Renal failure

Do AshSplit haemodialysis catheters provide better flow rates in the long term?

PMID 17763168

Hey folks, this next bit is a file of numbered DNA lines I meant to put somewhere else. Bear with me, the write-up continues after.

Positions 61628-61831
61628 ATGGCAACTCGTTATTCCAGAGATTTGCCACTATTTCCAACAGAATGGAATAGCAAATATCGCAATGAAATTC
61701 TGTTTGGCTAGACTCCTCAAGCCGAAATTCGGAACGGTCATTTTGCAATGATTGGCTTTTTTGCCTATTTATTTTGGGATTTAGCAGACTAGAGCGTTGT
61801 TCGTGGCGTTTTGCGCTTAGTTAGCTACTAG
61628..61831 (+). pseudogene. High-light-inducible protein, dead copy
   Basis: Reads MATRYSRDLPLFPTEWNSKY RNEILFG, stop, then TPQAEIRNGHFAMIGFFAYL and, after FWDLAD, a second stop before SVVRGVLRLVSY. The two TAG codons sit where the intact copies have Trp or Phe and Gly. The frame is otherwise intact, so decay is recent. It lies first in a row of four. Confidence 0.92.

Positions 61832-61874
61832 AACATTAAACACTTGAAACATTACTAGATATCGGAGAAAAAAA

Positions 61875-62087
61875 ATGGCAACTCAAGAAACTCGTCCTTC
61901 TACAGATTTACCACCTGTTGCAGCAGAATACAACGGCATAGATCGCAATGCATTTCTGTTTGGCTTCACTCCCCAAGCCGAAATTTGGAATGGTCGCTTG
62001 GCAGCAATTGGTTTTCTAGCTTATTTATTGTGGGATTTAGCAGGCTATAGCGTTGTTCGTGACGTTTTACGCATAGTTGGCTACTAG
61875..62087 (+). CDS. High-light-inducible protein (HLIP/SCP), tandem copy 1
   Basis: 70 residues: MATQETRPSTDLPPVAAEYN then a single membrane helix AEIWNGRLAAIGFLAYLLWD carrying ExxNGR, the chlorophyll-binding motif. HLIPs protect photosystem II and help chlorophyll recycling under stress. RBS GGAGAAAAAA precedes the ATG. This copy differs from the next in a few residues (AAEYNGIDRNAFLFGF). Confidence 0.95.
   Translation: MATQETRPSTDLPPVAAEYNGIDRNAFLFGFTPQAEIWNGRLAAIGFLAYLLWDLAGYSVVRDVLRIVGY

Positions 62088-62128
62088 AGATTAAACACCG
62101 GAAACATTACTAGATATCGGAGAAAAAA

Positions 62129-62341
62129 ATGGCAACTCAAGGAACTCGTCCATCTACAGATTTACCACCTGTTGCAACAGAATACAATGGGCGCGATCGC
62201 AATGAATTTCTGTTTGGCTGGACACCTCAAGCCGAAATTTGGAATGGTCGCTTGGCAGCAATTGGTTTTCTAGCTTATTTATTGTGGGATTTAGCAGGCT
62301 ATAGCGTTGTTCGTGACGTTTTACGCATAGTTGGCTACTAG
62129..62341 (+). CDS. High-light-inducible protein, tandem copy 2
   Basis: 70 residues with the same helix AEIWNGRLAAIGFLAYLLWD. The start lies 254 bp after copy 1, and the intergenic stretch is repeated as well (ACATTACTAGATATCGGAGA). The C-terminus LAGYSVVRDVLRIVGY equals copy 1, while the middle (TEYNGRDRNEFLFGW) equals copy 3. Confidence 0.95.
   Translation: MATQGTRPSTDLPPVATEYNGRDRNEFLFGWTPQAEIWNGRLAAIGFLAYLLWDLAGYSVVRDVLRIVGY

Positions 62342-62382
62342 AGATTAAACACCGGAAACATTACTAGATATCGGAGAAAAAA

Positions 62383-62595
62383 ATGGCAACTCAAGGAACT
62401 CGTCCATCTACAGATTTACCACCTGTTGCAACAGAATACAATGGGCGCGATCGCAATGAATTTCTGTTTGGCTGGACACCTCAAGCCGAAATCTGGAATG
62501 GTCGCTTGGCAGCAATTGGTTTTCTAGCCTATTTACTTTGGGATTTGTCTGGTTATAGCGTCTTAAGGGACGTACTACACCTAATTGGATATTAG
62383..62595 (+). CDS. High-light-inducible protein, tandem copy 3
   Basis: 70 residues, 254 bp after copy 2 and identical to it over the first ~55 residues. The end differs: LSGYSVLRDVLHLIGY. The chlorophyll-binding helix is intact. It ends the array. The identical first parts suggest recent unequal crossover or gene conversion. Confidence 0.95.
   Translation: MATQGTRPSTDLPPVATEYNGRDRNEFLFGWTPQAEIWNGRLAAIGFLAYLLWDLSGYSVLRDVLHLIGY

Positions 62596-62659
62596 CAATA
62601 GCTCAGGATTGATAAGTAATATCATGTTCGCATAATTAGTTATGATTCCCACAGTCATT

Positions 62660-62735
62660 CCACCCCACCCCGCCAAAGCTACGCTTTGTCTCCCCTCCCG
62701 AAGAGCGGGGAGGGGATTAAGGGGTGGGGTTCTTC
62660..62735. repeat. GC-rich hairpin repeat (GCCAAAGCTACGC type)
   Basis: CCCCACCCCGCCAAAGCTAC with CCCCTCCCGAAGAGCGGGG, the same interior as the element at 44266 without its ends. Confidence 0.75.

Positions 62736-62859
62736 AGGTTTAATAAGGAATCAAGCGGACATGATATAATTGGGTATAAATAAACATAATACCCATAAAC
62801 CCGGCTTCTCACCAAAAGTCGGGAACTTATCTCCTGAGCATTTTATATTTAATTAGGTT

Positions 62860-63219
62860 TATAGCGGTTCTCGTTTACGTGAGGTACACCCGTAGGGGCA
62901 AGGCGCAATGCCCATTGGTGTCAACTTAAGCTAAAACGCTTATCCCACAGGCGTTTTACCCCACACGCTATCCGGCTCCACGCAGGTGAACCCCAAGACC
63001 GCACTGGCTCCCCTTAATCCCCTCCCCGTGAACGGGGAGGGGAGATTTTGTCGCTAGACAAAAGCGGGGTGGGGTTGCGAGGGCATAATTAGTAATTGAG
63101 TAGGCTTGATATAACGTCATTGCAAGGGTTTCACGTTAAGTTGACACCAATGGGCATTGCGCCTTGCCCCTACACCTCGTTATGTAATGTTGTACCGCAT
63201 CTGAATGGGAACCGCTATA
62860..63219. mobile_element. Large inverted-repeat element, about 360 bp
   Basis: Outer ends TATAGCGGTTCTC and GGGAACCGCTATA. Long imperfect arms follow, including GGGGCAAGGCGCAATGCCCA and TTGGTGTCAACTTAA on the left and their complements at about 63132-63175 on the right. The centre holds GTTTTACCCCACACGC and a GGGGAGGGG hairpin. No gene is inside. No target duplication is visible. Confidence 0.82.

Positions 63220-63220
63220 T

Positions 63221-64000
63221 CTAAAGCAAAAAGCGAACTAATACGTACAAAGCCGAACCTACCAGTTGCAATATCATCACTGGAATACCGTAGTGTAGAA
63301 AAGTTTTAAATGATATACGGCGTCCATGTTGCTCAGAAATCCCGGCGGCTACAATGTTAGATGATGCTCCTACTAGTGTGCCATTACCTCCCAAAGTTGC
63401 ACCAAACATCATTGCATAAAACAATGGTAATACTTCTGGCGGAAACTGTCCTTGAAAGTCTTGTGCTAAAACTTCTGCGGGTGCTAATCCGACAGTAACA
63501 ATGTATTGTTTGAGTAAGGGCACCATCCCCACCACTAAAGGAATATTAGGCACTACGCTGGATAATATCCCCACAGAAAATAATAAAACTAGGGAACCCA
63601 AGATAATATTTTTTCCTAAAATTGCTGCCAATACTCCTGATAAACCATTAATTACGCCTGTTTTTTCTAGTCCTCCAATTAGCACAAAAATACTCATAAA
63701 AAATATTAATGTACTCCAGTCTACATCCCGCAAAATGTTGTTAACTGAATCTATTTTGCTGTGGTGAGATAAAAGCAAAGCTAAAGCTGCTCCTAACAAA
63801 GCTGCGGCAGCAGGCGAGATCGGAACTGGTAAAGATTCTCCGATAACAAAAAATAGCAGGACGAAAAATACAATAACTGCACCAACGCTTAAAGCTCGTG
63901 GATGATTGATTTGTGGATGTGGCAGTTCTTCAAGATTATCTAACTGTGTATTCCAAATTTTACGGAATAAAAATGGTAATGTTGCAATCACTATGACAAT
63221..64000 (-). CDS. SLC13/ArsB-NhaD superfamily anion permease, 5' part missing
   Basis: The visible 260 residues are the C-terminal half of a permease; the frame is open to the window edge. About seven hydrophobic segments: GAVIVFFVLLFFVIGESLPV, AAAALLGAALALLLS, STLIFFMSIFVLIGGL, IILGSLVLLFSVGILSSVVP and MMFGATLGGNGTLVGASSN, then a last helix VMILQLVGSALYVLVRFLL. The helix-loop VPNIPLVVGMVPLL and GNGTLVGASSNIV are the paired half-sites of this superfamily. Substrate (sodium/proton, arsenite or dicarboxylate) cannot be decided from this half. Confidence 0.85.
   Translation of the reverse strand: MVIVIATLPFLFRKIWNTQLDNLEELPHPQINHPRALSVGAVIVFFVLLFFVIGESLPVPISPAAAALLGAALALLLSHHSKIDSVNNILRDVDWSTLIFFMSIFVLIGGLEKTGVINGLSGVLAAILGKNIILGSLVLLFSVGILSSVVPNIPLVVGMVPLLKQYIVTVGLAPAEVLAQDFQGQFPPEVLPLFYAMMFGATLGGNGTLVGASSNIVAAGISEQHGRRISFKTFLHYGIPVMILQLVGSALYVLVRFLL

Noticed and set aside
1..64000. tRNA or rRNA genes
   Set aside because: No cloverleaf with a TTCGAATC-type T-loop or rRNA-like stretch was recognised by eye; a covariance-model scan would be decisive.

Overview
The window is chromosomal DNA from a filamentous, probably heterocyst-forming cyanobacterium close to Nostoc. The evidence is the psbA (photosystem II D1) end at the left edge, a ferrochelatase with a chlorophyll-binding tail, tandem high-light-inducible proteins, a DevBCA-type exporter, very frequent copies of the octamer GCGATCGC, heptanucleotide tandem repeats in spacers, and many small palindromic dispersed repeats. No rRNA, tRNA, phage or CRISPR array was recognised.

Recently, interventional radiologists have adopted an increasingly prominent role in the placement and management of hemodialysis catheters, as well as in the research and development of new and better catheters. The purpose of this study was to evaluate the viability and hemodialysis efficiency of the AshSplit catheter and the Permcath catheter. 204 consecutive patients requiring radiological insertion of hemodialysis catheters were followed, retrospectively, over a 42-month period. Both hemodialysis catheters were placed using a combination of ultrasonic and fluoroscopic guidance and tunneled appropriately. Information collected included catheter insertion sites, insertion complications, catheter duration, and final outcome. Over the study period of two years, 269 catheters were placed into 204 patients with end stage renal failure. Patients received either an AshSplit (101 patients, 127 catheters) or a Permcath (103 patients, 142 catheters). Vascular access route of choice was the right internal jugular vein (67% AshSplit, 71% Permcath). Insertion complications occurred in 18 patients overall (6.6%), with only 1 requiring further intervention (hemopneumothorax). Flow rates averaged 259 mls/min for AshSplits and 248 mls/min for Permcaths (p < 0.001). Follow-up of catheter viability for 42 months yielded a mean AshSplit catheter duration of 246 days (range 6-932) and 239 days (range 1-1,278) for Permcath (p = 0.46). Reasons for catheter failure and elective catheter removal were similar in both groups; however, Permcaths required significantly more thrombolysis than AshSplits, p < 0.001. The AshSplit provides significantly better flow rates and less thrombolysis compared to the Permcath, with similar catheter dwell times.

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